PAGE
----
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Floyd Landis and the chemistry of anti-doping

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Thomas A. Fine

Sep 13, 2006, 2:52:52 PM9/13/06

I've been doing a lot of research on the isotope test that was
used on Floyd Landis. A summary of my what I've found is here:

The gist of it is, from the beginning, what I was reading about
the test seemed like it could be influenced by diet, and such influence
could be exaggerated in the metabolism of an elite athlete.

Some people at first accused me of hand-waving until I pointed out
that WADA sponsored a study to determine the influence of diet on
this (at the time proposed) doping test. I hadn't been
able to find the study results, other than an abstract that's
referenced on the above web page.

Until now. I've just come across a slide presentation from that study.
It's here:

So one question I have based on the study is this: the
metabolites of testosterone are androsterone and etiocholanolone.
It's my understanding that these two compounds have the same
formula and structure, and differ only in the spatial orientation
of a hydrogen atom. If this is the case, why would their carbon-13
isotope ratios be anything but identical? And if you accept that
some process of metabolism tends to create a difference, why would
the difference be so variable?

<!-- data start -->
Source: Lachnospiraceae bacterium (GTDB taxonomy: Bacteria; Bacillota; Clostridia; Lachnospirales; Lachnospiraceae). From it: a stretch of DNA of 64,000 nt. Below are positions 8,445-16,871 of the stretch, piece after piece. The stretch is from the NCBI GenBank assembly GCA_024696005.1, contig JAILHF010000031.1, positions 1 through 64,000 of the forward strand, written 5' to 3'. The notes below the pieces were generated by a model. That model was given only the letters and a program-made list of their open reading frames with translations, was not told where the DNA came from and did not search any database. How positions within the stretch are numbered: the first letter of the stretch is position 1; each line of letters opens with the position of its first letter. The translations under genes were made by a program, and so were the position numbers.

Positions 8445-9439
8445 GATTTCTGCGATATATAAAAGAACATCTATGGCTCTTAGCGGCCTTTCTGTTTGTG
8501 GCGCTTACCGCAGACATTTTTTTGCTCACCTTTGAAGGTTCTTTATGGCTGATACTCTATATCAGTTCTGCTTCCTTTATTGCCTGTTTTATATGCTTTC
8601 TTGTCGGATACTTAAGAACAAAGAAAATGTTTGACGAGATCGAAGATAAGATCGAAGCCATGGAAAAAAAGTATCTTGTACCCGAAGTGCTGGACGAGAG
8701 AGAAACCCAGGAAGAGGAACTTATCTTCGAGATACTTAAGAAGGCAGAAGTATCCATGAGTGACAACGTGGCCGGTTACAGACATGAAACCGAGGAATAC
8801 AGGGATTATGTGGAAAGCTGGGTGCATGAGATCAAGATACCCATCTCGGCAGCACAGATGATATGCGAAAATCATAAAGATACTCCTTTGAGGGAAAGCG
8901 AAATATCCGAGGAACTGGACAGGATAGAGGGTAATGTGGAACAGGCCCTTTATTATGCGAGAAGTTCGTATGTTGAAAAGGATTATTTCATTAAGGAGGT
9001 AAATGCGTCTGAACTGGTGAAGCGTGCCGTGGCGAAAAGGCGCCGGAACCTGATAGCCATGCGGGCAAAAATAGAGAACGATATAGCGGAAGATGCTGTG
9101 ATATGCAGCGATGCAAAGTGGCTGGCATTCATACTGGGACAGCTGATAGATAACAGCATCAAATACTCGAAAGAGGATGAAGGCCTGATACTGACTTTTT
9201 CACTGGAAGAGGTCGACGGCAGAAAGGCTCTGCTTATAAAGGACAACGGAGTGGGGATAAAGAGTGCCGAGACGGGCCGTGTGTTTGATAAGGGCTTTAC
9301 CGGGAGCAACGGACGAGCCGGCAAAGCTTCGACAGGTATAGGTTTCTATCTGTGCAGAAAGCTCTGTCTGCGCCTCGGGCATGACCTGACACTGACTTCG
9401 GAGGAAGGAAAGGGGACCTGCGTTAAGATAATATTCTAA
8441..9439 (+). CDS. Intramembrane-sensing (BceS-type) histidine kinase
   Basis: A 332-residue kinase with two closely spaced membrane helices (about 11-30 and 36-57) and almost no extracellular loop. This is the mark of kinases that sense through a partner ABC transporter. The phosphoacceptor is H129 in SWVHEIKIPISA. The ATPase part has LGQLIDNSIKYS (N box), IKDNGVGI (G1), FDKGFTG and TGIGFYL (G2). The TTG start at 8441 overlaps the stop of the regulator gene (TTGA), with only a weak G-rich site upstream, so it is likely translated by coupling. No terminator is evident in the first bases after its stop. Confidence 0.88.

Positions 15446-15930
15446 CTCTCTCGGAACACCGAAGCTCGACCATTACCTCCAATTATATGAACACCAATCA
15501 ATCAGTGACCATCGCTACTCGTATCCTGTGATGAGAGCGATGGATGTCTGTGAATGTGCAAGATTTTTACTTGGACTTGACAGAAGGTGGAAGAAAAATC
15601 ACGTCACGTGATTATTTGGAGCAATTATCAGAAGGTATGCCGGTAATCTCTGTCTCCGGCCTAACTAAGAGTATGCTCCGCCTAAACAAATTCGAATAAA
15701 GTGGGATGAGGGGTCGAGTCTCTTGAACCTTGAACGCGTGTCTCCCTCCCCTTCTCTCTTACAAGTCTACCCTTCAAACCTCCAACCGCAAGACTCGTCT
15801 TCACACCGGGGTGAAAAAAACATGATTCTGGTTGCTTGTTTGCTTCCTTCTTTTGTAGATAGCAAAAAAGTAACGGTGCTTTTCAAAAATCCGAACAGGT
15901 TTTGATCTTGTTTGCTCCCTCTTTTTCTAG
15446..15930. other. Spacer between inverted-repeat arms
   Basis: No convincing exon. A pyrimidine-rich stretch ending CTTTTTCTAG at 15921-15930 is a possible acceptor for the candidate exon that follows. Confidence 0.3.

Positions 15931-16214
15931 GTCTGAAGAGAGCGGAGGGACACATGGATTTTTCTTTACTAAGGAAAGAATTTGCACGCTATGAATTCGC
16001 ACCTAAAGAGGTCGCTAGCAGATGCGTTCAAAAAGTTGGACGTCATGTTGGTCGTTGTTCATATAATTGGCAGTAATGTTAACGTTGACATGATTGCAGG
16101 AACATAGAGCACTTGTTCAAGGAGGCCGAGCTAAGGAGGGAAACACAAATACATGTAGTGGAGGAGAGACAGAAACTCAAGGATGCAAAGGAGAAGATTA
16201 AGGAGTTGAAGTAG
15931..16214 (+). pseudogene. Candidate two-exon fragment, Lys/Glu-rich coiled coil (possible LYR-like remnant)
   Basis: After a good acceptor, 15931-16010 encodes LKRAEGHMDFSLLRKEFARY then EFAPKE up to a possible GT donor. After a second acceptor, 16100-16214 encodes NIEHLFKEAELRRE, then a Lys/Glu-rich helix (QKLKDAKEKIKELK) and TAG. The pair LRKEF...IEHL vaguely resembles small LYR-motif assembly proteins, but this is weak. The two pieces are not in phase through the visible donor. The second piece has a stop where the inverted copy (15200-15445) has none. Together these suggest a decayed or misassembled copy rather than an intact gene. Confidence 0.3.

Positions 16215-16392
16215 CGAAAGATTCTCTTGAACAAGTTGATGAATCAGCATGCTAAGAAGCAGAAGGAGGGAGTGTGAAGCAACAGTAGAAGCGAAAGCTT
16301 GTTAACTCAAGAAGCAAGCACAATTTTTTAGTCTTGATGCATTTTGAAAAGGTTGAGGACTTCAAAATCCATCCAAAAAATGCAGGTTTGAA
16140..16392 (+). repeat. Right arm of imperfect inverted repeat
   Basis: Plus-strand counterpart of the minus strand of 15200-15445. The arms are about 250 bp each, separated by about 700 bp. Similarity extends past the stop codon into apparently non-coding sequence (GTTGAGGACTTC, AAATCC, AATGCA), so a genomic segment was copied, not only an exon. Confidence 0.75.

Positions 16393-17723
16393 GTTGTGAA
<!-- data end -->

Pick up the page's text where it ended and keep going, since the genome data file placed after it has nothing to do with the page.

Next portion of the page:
A test will be considered a positive indication of doping if the
difference between a testosterone metabolite, and a reference
metabolite is greater than 3 per mil. I also assume it has to be 3 per
mil in the right direction - only a turn towards less carbon-13 in
testosterone should indicate doping.

So my question here is sort of the big one - does this study really
back up the notion that 3 per mil is a good cutoff? Because to me, it
looks like the test subjects came awfully close to this a few times.
From the graph on page 12, there was at least one difference greater
than 3 per mil in Female 2, although in the wrong direction to indicate

I find this high variability of the results to be particularly
disturbing considering that the latest news is that they tested Floyd
Landis testosterone against four different reference metabolites and
only found one failure. (For the record, prednanediol, 11
OH-Androsterone, 11 OH-Etiocholanolone, cholesterol, and prednanetriol
are listed by the World Anti-Doping Agency as reference metabolites).

But after all, I'm not a chemist or a biologist or a doctor. I've
learned a hell of a lot, but I'm hoping to find people who know more
than I do that can comment on this study.



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